British-Australian academic moved out of infamous Iranian jail

British-Australian academic moved out of infamous Iranian jail
Kylie Moore-Gilbert has been moved from Iran’s notorious Qarchak prison, though details of her new whereabouts have not been released. (File/AP)
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Updated 25 October 2020

British-Australian academic moved out of infamous Iranian jail

British-Australian academic moved out of infamous Iranian jail
  • Human Rights Watch: Moore-Gilbert has “endured very difficult conditions including extreme isolation”
  • Her friends and family have been campaigning for her release since her arrest in Tehran

LONDON: A British-Australian academic has been moved from Iran’s notorious Qarchak prison, though details of her new whereabouts have not been released.
Kylie Moore-Gilbert, who was educated at the universities of Cambridge and Melbourne, was arrested in September 2018 and convicted of spying in a secret trial.
She was given a 10-year sentence. Her friends and family have been campaigning for her release since her arrest in Tehran.
This latest development follows the prison authorities moving her and 15 other political prisoners to the Mother’s Ward in Qarchak prison last week. 
The prison has struggled to contain the coronavirus pandemic, with several inmates given temporary release earlier this year amid Iran’s beleaguered battle against the disease.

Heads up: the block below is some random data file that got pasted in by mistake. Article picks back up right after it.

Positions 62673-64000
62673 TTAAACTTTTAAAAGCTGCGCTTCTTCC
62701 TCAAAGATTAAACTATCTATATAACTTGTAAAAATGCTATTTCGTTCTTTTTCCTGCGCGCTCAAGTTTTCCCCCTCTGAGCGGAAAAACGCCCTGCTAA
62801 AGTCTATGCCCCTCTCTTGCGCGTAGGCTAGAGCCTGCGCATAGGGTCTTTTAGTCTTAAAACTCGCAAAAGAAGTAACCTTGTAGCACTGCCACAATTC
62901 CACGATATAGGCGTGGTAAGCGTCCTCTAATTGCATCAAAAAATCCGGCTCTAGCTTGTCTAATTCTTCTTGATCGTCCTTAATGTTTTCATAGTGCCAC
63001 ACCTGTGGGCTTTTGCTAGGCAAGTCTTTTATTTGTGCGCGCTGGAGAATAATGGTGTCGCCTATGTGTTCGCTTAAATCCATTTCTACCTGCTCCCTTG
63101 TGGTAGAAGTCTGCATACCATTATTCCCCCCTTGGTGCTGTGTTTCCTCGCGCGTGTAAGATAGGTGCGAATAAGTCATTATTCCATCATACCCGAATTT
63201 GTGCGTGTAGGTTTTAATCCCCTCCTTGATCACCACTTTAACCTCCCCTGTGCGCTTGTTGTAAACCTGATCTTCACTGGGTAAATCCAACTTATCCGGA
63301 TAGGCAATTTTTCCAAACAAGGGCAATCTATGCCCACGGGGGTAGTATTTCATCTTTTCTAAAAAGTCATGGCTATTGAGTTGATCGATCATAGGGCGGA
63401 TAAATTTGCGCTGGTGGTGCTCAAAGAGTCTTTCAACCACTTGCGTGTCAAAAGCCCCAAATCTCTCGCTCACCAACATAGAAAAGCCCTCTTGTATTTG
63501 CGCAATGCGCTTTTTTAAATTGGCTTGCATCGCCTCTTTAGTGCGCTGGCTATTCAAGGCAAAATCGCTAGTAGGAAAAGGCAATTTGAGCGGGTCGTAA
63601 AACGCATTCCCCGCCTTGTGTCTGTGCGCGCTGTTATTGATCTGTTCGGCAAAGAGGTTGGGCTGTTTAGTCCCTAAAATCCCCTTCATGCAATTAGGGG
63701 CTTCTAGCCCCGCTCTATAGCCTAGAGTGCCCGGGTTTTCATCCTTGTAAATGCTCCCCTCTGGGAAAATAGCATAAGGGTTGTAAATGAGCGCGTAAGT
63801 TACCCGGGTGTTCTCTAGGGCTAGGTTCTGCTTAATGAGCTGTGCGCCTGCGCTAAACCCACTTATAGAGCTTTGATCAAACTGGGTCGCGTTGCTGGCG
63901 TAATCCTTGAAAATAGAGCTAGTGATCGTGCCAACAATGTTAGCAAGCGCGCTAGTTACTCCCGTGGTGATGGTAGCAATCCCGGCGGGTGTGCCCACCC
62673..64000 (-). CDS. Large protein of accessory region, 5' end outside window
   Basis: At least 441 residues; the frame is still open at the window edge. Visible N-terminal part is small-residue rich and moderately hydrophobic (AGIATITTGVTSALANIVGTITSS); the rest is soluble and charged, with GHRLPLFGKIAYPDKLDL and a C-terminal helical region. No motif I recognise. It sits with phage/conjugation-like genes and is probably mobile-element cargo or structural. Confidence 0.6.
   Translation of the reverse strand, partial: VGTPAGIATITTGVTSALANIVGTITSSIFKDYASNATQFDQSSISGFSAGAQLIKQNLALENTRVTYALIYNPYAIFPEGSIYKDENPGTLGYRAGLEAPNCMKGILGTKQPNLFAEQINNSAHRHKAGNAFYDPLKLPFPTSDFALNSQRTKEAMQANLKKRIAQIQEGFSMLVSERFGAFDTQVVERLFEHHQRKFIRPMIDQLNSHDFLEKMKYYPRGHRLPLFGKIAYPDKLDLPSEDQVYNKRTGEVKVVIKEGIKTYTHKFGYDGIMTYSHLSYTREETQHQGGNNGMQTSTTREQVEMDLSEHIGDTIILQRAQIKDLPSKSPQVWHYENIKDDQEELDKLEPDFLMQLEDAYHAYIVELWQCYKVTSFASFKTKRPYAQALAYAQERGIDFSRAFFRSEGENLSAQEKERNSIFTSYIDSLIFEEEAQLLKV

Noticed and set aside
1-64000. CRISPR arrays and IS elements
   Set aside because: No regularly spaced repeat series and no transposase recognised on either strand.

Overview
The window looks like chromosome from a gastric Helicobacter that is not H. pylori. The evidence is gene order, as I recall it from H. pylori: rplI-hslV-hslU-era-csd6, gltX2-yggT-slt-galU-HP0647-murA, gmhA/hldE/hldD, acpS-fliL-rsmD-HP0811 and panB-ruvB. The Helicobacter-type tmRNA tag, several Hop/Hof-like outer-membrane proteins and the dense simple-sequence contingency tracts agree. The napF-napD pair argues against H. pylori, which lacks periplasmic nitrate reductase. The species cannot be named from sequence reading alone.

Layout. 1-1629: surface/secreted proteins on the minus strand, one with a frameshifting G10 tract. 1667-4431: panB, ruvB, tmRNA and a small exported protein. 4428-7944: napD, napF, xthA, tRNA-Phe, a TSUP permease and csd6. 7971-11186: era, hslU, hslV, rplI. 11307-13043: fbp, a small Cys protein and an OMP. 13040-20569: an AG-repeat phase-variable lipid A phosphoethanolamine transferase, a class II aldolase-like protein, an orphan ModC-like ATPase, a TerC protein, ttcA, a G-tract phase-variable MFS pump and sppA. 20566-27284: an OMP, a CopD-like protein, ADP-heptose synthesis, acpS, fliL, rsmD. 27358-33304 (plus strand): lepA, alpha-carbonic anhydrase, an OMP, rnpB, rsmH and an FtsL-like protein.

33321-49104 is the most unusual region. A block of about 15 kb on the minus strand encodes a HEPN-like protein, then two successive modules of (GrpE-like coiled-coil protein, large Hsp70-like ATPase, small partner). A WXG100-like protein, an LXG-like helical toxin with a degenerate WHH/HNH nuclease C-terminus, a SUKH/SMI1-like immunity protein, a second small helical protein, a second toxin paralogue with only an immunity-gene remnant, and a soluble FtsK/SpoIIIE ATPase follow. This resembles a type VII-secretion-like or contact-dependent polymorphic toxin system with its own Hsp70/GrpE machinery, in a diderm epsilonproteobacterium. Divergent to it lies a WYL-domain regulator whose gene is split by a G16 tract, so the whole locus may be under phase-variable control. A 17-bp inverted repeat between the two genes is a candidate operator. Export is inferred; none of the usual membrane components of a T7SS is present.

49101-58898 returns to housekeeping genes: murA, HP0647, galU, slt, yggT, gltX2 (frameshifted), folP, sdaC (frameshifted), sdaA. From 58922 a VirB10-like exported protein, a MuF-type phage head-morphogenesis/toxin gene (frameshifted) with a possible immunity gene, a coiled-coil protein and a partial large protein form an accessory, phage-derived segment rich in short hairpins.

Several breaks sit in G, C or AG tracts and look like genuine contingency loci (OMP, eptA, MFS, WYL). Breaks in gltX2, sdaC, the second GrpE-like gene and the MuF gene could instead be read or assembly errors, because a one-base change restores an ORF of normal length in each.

Moore-Gilbert, who was traveling on an Australian passport when she was arrested, spent the first 22 months of her imprisonment in Tehran’s Evin prison — which included long bouts of solitary confinement — before she was moved out of Tehran to Qarchak in the desert.
Qarchak is considered one of the most inhospitable women’s prisons in Iran, notorious for being a hive of extrajudicial killings, torture and human rights abuses.
Reports from Qarchak have revealed the extent of Moore-Gilbert’s plight, with smuggled letters and rare phone calls detailing how she has struggled with hopelessness, depression and poor nutrition.
Elaine Pearson, Australia director of Human Rights Watch, said Moore-Gilbert “has been detained for more than two years now, and she has endured very difficult conditions including extreme isolation. The Australian government should press forcefully and consistently for Kylie’s release and safe return to Australia.”